Solar & wind could power Manu’a as early as 2016
Wind and solar opportunities have been identified as two of the renewable energy strategies in the American Samoa Strategic Energy Plan (ASSEP), which will be forwarded to Governor Lolo Moliga for approval before the American Samoa Power Authority (ASPA) and the Territorial Energy office (TEO) carry out implementation.
The plan, which was a collective effort of the American Samoa Renewable Energy Committee chaired by outgoing TEO Acting Director Tim Jones, notes that the islands of Olosega and Ta'u in Manu'a have a cost of power production that is 50% higher than the cost of electrical power production in Tutuila. The reason for this, according to the ASSEP, is primarily that the smaller diesel generators are less efficient than the large units on Tutuila, and there is an additional cost due to the delivery of fuel to Manu’a.
"The Manu’a grids of Olosega and Ta’u are small enough to facilitate energy storage, opening an avenue for near 100% solar and wind penetration on the Manu’a power grid," said the report. "Making Manu’a 100% solar and wind dependent will eliminate the need for challenging fuel deliveries, greatly enhancing the island’s power stability issues and mitigating the risk of spills into the pristine waters that surround both islands."
The ASSEP points out that stand-by diesel generators will need to run on occasion, acting as viable backups for the grid.
Solar and wind for Manu’a can be completed as early as the end of 2016.
With regards to neighboring Aunu’u, the report states that the island's power grid is approximately 90 kW.
"A subsurface marine extension was constructed in Manu’a a few decades ago, but continuous problems with the under-sea cable and the cost of repairs has led to abandoning the line," the report notes, adding that Aunu’u is now 100% reliant on self-generating diesels.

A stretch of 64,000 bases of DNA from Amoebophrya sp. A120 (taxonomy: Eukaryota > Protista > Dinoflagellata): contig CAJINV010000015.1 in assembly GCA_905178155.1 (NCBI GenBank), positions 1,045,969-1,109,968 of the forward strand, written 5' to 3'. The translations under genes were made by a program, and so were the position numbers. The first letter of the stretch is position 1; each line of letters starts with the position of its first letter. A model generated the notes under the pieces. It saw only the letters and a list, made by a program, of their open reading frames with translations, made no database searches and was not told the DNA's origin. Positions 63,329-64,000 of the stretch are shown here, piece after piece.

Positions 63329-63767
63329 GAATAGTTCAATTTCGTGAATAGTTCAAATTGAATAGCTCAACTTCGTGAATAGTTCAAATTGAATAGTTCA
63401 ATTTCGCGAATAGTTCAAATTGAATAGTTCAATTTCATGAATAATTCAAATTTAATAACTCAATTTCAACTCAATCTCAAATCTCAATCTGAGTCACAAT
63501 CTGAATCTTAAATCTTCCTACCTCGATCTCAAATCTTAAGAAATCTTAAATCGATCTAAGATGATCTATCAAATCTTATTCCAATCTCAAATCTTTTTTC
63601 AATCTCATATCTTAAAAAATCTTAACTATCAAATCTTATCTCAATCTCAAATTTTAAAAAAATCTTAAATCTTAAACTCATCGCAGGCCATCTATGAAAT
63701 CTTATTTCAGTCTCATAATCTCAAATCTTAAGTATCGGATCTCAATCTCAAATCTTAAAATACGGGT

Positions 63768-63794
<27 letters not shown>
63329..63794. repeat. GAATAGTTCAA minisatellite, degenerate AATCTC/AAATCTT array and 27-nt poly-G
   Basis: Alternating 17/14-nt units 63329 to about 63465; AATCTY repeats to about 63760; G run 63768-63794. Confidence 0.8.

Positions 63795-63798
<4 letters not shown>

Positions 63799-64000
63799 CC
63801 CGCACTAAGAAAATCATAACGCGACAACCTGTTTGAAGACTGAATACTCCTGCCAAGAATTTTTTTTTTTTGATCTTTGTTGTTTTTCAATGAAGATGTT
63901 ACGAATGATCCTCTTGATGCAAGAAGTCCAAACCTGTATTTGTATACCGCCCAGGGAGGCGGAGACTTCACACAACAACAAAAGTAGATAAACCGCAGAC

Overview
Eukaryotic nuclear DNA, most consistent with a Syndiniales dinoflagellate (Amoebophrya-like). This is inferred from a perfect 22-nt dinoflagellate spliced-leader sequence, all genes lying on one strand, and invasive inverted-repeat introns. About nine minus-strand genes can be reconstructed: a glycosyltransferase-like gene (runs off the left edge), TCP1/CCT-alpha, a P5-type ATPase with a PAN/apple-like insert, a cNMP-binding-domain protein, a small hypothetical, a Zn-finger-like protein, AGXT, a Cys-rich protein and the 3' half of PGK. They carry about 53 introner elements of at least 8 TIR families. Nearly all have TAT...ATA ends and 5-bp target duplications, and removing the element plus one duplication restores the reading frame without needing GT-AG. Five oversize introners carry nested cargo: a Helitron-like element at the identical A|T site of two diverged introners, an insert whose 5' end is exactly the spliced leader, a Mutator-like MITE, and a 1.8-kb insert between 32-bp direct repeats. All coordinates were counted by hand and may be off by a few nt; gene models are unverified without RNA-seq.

The ASSEP points out that the problems and solutions for Aunu’u are very similar to Manu’a as the grid is small enough to consider solar and wind with sufficient storage.
"This can be completed by the end of 2016," says the ASSEP.
As for Swains Island, the report says the island offers some unique challenges for the implementation of renewable energy projects. "As Swains is a privately owned Island, it would make sense to encourage private investment into energy related strategies. A recommendation in the Strategic Plan involves paving the way for low to no-cost loans for private sector investment into renewable energy."
The reports notes that Rose Atoll is currently uninhabited, with no known plans to change that status. Therefore, the energy requirements at Rose Atoll are expected to remain at zero.
Renewable energy strategies are only some of the issues discussed in the ASSEP draft which will be sent to the National Renewable Energy Lab - contracted by the Department of Interior to work with the American Samoa Renewable Energy Committee (ASREC).
The ASREC is a non-regulatory advisory group sponsored by the current Administration and comprised of local volunteers from multi-sector stakeholder communities and supported by federal agencies.
The group first convened in November 2010.
The ASREC has been asked to deliver a long-term Strategic Energy Plan that focuses on decreasing dependence on fossil fuels and encouraging the introduction and adoption of renewable technology. It is headed up by the TEO and ASPA who will take charge of the Strategic Plan, its development and its implementation. The Strategic Plan will be driven forward by the Strategic Energy “Action Plan” which assigns specific people to specific tasks with specific deadlines. The ASREC will review the status of the Action Plan monthly to report on progress. The action plan is the tool that will bring the Strategic Plan to life and keep it moving forward.
The Strategic Energy Plan for American Samoa takes into account solutions that are needed in the near future. Therefore, the Plan will initiate strategy and actions towards achievable goals to be completed by Oct. 2016.